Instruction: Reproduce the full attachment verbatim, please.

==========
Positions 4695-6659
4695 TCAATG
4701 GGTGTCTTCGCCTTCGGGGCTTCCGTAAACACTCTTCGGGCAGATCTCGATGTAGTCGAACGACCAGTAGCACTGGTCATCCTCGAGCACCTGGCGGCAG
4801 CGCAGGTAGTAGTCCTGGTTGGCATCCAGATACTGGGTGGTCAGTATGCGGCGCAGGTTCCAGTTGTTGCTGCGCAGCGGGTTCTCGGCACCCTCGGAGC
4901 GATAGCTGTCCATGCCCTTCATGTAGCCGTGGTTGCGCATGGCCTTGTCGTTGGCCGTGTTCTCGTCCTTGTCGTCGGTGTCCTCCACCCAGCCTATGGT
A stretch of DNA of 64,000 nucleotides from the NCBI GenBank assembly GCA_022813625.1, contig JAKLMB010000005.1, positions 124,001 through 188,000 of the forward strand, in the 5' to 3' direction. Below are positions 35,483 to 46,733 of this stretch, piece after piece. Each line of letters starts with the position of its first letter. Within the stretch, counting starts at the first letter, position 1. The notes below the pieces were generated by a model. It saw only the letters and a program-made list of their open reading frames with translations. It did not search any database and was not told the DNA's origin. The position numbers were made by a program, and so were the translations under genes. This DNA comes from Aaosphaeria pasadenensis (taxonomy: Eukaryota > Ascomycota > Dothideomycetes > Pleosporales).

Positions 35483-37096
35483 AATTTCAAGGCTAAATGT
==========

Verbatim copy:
Positions 4695-6659
4695 TCAATG
4701 GGTGTCTTCGCCTTCGGGGCTTCCGTAAACACTCTTCGGGCAGATCTCGATGTAGTCGAACGACCAGTAGCACTGGTCATCCTCGAGCACCTGGCGGCAG
4801 CGCAGGTAGTAGTCCTGGTTGGCATCCAGATACTGGGTGGTCAGTATGCGGCGCAGGTTCCAGTTGTTGCTGCGCAGCGGGTTCTCGGCACCCTCGGAGC
4901 GATAGCTGTCCATGCCCTTCATGTAGCCGTGGTTGCGCATGGCCTTGTCGTTGGCCGTGTTCTCGTCCTTGTCGTCGGTGTCCTCCACCCAGCCTATGGT
A stretch of DNA of 64,000 nucleotides from the NCBI GenBank assembly GCA_022813625.1, contig JAKLMB010000005.1, positions 124,001 through 188,000 of the forward strand, in the 5' to 3' direction. Below are positions 35,483 to 46,733 of this stretch, piece after piece. Each line of letters starts with the position of its first letter. Within the stretch, counting starts at the first letter, position 1. The notes below the pieces were generated by a model. It saw only the letters and a program-made list of their open reading frames with translations. It did not search any database and was not told the DNA's origin. The position numbers were made by a program, and so were the translations under genes. This DNA comes from Aaosphaeria pasadenensis (taxonomy: Eukaryota > Ascomycota > Dothideomycetes > Pleosporales).

Positions 35483-37096
35483 AATTTCAAGGCTAAATGT